May 3, 2007

C.U. Accessibility Scrutinized

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Signs featuring the acronym CUDA and a handicap symbol have been visible throughout campus in recent weeks. The signs were posted for the Cornell Union for Disabilities Awareness’ event called “Accessible Places” in an effort to increase student awareness about physical accessibility issues on campus.
According to CUDA co-presidents Elyse Lee ’08 and Sloane Yu ’08, the project worked to draw attention to issues relating to physical disabilities. As a group, however, CUDA works for psychological, learning, sensory and other disability identity issues.[img_assist|nid=23369|title=Long way up|desc=The stairs by the suspension bridge can create difficulties for those on campus with disabilities.|link=node|align=left|width=72|height=100]
Members of CUDA clarified that physical accessibility issues are not just limited to people in wheelchairs, but are also important to people who push strollers or carry stacks of books.
Although Cornell prides itself on providing a first-rate education to “any person, and any study,” Lee and Yu pointed out that there are inaccessible areas of campus. As a result, CUDA identified the places that are restrictive to people with handicaps.
“We want students to start thinking of the physical environment as the barrier instead of the person’s disability as the problem,” Yu said.
Eryn Rosenblum ’07, vice president of CUDA, also said that the environment is the main issue at hand for the disabled. “In the context of accessibility, and access as a civil right, we wanted students to consider the exclusionary implications of the built environment,” she said.
Lee said that those having a physical barrier are not part of a small group of people, but that it can actually be a larger group of people on campus.
“These physical barriers may even play a role with why people have not interacted with others with physical disabilities.”
Some students, however, believe Cornell is as accommodating to students as possible.
Danial Asmat ’09, who is on crutches due to a recent injury, said that the University has been extremely accommodating.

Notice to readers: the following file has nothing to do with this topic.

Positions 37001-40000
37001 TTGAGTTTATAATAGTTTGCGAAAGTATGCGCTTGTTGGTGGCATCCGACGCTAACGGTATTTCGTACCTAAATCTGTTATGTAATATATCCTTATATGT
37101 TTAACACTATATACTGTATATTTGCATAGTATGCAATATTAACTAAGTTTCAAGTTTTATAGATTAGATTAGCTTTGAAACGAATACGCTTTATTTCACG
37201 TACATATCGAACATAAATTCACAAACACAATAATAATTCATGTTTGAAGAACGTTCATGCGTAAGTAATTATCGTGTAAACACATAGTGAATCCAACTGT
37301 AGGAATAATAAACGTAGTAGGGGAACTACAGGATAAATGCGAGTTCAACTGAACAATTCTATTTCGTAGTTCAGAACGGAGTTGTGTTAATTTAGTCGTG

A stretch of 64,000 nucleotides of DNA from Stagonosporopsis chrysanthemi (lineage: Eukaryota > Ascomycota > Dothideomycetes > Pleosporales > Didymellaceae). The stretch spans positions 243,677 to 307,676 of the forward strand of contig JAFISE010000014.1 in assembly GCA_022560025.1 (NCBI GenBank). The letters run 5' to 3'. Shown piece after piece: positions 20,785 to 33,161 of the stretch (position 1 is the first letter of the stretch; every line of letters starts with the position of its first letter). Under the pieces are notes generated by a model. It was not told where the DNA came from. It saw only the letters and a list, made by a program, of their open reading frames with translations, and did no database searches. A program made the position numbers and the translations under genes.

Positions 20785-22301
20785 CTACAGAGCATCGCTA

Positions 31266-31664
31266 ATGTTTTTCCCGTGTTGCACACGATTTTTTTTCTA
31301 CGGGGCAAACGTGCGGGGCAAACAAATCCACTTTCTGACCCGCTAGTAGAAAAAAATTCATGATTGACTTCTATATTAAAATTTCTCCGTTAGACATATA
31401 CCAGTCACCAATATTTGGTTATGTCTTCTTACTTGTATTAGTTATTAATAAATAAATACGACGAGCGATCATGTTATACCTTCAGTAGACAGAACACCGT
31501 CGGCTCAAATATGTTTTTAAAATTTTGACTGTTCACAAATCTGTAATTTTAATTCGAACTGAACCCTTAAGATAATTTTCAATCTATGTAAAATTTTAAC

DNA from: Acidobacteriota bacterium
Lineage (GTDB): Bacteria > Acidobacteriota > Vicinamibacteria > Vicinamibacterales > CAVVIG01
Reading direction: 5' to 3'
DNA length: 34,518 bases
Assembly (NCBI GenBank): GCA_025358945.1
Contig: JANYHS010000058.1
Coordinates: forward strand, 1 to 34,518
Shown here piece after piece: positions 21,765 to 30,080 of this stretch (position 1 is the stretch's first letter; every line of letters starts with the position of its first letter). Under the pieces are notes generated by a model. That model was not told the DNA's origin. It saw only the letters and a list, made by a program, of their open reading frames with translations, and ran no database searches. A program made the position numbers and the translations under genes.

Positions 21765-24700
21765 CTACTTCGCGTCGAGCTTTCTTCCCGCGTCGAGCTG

“I called CUDA after my injury, and they were able to put me on their shuttle service after one meeting in which I signed some forms and provided the necessary medical documentation,” he said. “This service gives you unlimited rides to any location on campus for as long as your medical forms allow. All you need to do is submit a schedule detailing your pick-up and drop-off times and locations, and CUDA provides drivers to take you to those places.”
According to some students, the University has been accepting of proposals by identifying the problem of campus accessibility and in pursuing ways to improve it.
“They really supported this project as a way of addressing the problems of physical accessibility on this campus and were eager to help us draw students’ attention to the broader issues of access,” said Lee.
Student Disability Services has also been responsive in positive ways by working with students on an individual level to identify how the University can better serve them and all Cornell students. For example, Cornell will support having a class held in more accessible locations for all students.
Rosenblum stressed that the most important part of this project for CUDA, as a union of people with disabilities and allies, is that Cornell students start asking themselves about physical access.
“Students should think about all kinds of accessibility, access as a civil right, and what kind of a society we have as a result of an environment that excludes people from using its resources,” she said.